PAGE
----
Sabu, the world’s most infamous hacker-turned-traitor to his cause, has been given a six-month reprieve for sentencing on 12 counts of violating the law, after his hacker group LulzSec broke into the servers and systems of companies worldwide.
Like a Mafia don who wears a wire to ensnare his own soldiers, Hector Xavier Monsegur helped the FBI track down and gather evidence against his LulzSec associates, FoxNews.com exclusively revealed in March.
Information filing against Hector Monsegur, LulzSec leader 'Sabu'
Indictment against LulzSec hackers Ackroyd et al
Complaint filed against LulzSec hacker Jeremy Hammond
Complaint against LulzSec hacker Donncha O'Cearrbhail
Sabu is the hacker nom de plume of 28-year-old New Yorker Hector Monsegur, an unemployed father of two who allegedly commanded a loosely organized, international team of perhaps thousands of hackers from his nerve center in a public housing project on New York’s Lower East Side.
After the FBI unmasked Monsegur in June of 2011, he became a cooperating witness and helped bring down the crew from within, FoxNews.com exclusively revealed in March.
It was unclear from Tuesday’s court filings whether Monsegur continues to be active online or is simply aiding the government in its prosecutions of those already arrested, according to Wired.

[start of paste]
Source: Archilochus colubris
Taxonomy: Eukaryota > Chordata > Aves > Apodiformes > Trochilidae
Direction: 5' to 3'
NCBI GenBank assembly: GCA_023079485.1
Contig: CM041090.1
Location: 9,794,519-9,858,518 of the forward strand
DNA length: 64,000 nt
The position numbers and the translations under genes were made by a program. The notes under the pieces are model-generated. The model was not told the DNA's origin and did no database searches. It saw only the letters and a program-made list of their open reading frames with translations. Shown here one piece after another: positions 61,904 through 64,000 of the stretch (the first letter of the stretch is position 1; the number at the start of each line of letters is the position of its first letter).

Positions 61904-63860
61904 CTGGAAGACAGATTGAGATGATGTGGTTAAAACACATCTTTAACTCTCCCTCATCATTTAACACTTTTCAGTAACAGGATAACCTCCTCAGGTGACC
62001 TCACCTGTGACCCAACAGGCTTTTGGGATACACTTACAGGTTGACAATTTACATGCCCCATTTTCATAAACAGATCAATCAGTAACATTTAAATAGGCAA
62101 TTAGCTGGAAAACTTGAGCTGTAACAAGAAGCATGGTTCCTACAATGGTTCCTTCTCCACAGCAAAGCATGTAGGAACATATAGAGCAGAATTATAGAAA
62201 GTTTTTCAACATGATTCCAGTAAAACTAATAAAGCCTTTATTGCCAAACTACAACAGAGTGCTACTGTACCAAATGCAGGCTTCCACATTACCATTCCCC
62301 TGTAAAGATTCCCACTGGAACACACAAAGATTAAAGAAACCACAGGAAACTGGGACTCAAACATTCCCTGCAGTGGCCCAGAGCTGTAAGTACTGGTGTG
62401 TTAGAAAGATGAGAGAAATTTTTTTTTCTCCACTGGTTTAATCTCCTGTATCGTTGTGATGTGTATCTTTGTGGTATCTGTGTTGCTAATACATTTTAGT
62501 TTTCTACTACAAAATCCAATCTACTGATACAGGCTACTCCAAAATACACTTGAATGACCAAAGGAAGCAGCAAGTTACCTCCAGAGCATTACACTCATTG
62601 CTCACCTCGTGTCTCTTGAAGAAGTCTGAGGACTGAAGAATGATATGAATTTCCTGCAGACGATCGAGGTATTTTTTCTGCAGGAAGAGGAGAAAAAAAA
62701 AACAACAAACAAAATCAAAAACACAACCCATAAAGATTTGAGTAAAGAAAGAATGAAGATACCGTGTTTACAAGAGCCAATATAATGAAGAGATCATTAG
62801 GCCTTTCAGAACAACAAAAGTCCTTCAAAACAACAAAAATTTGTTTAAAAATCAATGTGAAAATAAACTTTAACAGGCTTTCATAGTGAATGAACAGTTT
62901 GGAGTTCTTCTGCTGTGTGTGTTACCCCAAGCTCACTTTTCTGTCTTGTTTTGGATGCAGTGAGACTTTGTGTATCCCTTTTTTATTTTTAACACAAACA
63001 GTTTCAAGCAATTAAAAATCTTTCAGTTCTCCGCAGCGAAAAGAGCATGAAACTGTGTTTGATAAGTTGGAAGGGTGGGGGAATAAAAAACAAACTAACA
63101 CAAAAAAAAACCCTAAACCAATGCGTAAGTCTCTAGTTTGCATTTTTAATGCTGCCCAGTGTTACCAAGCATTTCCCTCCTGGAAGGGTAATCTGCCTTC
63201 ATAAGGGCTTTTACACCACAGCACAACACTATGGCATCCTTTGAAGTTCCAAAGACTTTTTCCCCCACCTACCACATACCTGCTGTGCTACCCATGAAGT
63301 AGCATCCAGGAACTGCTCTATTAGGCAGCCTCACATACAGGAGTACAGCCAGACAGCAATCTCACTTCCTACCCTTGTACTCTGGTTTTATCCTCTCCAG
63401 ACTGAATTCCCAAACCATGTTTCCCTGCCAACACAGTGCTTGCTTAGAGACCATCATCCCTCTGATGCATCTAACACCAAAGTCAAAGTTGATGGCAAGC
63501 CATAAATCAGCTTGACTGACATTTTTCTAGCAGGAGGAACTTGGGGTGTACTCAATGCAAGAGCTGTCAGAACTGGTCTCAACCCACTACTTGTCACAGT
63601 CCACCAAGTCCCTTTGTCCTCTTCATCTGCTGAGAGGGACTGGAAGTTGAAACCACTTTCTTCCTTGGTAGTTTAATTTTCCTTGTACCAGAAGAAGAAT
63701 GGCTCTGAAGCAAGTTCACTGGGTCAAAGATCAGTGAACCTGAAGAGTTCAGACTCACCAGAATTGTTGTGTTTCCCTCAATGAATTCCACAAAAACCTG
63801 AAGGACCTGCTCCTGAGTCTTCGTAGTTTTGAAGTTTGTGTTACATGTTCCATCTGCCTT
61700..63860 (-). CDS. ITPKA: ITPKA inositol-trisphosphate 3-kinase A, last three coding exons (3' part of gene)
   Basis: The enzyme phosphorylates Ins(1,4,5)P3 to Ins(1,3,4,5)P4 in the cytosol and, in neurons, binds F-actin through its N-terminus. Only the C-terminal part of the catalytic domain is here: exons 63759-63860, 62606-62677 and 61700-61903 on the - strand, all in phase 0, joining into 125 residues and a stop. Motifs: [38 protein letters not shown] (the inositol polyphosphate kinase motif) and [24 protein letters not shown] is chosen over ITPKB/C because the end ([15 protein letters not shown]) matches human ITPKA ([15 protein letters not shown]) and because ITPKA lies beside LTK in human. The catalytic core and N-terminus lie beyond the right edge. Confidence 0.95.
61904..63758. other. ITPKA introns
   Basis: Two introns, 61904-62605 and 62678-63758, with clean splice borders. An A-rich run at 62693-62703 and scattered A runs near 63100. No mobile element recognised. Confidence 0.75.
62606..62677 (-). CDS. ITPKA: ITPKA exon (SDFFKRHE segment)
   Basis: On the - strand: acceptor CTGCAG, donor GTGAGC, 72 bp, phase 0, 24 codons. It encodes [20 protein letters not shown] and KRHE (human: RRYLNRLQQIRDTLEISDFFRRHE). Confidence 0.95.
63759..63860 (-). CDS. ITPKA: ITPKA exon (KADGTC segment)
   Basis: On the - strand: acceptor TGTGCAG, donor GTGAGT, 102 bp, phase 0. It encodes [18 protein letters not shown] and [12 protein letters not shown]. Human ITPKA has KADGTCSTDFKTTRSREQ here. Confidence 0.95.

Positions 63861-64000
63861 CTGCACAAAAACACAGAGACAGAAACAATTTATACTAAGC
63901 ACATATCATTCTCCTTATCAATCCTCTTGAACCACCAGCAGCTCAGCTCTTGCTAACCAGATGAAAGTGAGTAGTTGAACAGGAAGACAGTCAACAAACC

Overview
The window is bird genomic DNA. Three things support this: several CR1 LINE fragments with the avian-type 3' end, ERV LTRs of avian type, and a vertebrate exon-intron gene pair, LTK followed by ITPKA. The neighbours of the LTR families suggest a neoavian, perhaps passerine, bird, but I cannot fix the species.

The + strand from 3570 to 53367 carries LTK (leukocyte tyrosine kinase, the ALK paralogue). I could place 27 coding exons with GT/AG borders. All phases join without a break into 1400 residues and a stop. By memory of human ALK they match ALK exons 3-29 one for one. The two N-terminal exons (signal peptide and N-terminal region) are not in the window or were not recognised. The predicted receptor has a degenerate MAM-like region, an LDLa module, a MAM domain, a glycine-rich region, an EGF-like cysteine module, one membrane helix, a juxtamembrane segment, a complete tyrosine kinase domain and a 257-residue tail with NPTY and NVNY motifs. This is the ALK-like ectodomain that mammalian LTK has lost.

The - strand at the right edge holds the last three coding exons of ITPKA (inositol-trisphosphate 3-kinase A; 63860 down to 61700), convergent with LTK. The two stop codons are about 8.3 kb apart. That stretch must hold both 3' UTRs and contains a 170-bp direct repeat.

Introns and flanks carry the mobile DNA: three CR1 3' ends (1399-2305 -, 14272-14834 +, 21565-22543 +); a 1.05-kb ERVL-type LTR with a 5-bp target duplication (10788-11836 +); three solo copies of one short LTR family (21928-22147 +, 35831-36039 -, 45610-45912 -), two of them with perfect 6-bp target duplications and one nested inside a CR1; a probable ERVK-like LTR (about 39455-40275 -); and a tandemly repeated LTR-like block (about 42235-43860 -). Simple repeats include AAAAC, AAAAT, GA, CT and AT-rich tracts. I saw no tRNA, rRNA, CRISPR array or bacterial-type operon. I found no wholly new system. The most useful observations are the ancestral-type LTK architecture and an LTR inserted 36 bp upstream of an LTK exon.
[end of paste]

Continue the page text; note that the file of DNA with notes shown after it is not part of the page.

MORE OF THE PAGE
A court filing by U.S. district attorney Preet Bharara to judge Loretta A. Preska said only that Monsegur was cooperating.
"The Government respectfully submits this letter to request a six-month adjournment of the August 22, 2012 sentencing control date set in the above-captioned matter in light of the defendant's ongoing cooperation," the document reads.
The government has not released the details of his plea deal.
For nearly seven months prior to his March indictment, he had been working for the government, betraying his web-crawling minions in basements around the world, according to authorities. Sabu worked to bring down another hacker, Jeremy Hammond, the Chicago-based self-proclaimed anarchist alleged have been behind the Stratfor hack and related Wikileaks dump.
In April, Monsegur was a no-show at his arraignment in Manhattan criminal court, afraid for his personal safety amid “safety concerns and physical threats.”